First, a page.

So, I’m not sure how this band will be heard by people under 25 or thereabouts. So much of what they’re doing is evocative of an alternate present; one where Smashing Pumpkins went deeper afield with their heavy psych inclinations that they briefly touched on between Gish and Siamese Dream (see: the song “Drown”). One where “Black Hole Sun” influenced a generation of introverted weirdos to write pop songs at full volume and drenched in feedback. Without a base of experience with early/mid-’90s radio rock, and particularly without the firsthand experience of witnessing the genuinely challenging bands and songs being replaced by cut-rate replicas and industry scarecrows, it’s hard for me to even fathom what someone ten years younger than I will hear when they hit play on Pink Frost’s “Gargoyle Days”
This is from 2011, but I’d have believed it had I been told it were from twenty years ago. I’d have wondered how the fuck I missed it, probably chalked it up to being blindly and dogmatically into spikey haired nihilists & anarchists around that time. Weird youth. Thankfully, though, this can be experienced as it’s happening - Pink Frost just put out a new record, called Sundowning, recently. I’m still trying to wrap my head around it, but I think my fall/winter this year might be heavily soundtracked by these Chicagoans who are probably younger than me.
CYCLING IS LIKE BOXING: IT’S NOT A GAME. IT’S A HARD, TERRIBLE, PITILESS SPORT THAT DEMANDS VERY GREAT SACRIFICES. ONE PLAYS FOOTBALL, TENNIS, HOCKEY, BUT ONE DOESN’T PLAY AT CYCLING.
I joined a new team: JAM Fund/NCC
Very excited about the remainder of the season & next year. Forward, onward!
For a few years, I spent hours a day in my bike shop, afternoon on weekends, mornings or nights during the week, all of the time, no matter what, layered over by one album I would play again and again and again, looping it for weeks on weeks until I knew not only the words but the pauses, not only the beats but the little moments between them, and I could sometimes get beyond what the song was saying to understand what I was saying back to it. This was when albums were still made as such, were more than a collection of singles, when shuffle was a crazy novelty and some people still even had mix tapes racked in plastic or wood slotted stands or stuffed into the sides of their car doors. And all of this was as true for the bicycles: I was with them so much, and wrenched over them so often and freely and naturally that I could sometimes get beyond what they were supposed to be about and understand what they really were, and I said things to them with my wrenches and snips and oils and how my hands knew them, things I never had words for. And it seems to me that bikes, the bikes I knew then, mine and some of those of my friends, were more like mix tapes, or were albums, were not just a collection made of unrelated singles we happened to find catchy, and were not the result of random shuffling, but were ours to play over and over and over and over until we knew them beyond accounting and beyond love even. This mallet struck true for me a lot of times back then.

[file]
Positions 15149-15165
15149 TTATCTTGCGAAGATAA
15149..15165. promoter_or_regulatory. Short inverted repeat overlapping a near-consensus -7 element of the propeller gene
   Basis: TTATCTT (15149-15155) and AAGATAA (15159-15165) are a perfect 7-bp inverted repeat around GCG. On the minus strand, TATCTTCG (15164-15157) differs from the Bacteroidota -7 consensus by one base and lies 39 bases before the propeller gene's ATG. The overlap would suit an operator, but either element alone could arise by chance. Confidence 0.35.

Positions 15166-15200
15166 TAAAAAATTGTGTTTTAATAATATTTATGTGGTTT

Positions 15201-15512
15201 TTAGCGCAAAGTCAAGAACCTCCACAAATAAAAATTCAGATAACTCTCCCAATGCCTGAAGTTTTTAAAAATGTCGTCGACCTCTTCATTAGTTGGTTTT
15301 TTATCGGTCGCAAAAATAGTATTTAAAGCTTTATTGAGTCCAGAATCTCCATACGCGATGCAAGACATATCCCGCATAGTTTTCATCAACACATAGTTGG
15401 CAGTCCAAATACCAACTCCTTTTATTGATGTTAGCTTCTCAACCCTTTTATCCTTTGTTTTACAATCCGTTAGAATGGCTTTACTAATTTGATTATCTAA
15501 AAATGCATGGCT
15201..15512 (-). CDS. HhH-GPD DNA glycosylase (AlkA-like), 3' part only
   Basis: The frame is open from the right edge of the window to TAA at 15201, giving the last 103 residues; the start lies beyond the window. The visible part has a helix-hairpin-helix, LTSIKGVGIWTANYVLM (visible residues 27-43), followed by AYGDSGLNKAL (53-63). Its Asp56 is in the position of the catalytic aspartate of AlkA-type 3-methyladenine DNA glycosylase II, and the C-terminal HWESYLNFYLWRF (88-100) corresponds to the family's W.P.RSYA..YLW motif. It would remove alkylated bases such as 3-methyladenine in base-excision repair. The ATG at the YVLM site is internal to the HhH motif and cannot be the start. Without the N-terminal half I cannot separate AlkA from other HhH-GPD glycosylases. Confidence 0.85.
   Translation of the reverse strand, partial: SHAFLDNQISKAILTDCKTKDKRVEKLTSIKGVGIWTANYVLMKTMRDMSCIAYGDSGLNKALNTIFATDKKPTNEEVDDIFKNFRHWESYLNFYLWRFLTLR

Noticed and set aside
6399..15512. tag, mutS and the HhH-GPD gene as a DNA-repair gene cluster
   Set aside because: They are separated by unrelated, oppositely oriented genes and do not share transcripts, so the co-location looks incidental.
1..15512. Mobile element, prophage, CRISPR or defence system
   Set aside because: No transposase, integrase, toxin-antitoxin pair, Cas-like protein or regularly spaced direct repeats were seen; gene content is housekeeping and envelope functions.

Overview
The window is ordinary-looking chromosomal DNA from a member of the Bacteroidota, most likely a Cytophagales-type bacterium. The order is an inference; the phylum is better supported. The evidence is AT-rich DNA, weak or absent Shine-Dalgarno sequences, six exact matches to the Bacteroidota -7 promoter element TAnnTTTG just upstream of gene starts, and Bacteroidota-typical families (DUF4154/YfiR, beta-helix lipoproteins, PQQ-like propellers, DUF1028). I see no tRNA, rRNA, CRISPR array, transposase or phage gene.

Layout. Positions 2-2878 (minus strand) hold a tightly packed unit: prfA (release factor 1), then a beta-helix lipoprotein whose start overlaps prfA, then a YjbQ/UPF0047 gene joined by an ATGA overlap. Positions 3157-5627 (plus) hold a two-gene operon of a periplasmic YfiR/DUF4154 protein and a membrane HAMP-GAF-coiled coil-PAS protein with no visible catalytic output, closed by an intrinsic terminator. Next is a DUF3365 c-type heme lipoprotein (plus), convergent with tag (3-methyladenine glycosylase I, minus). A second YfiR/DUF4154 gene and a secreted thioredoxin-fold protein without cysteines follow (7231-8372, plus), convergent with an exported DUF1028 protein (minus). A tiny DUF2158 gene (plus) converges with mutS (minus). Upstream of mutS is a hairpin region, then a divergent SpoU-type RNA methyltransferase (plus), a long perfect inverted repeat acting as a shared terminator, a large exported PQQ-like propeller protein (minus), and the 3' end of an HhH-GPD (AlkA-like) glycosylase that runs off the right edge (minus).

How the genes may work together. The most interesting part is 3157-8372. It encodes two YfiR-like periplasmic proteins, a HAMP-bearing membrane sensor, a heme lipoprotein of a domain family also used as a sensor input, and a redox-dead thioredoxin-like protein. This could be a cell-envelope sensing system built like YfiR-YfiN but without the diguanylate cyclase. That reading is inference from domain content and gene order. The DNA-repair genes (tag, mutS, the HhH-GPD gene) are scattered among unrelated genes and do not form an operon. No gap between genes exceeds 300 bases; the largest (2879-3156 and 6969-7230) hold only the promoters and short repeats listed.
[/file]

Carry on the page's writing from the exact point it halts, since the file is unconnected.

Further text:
Well ain’t that well put.
cl9k24la asked: What size is your Gaulzetti Corsa and how tall are you?
I’m 5’11” and some fraction that rounds up to 6’, and it’s a 53. The top tube is 56cm, which allows me to get as much reach as I’d need on a squarebuilt bike, while also lowering me down a few centimeters. Really vicious position that I’ve been unable to achieve with anything else.
JPows took us on this “road” and in retrospect it was a lot of fun.
Kurt Vonnegut is kind of the literary equivalent to the Ramones or The Clash for me. Slaughterhouse Five was the first fiction to really move me, and all these years later I still find myself coming back to his work.
The internet reminds me that yesterday was the anniversary of his death. Never met him. So it goes.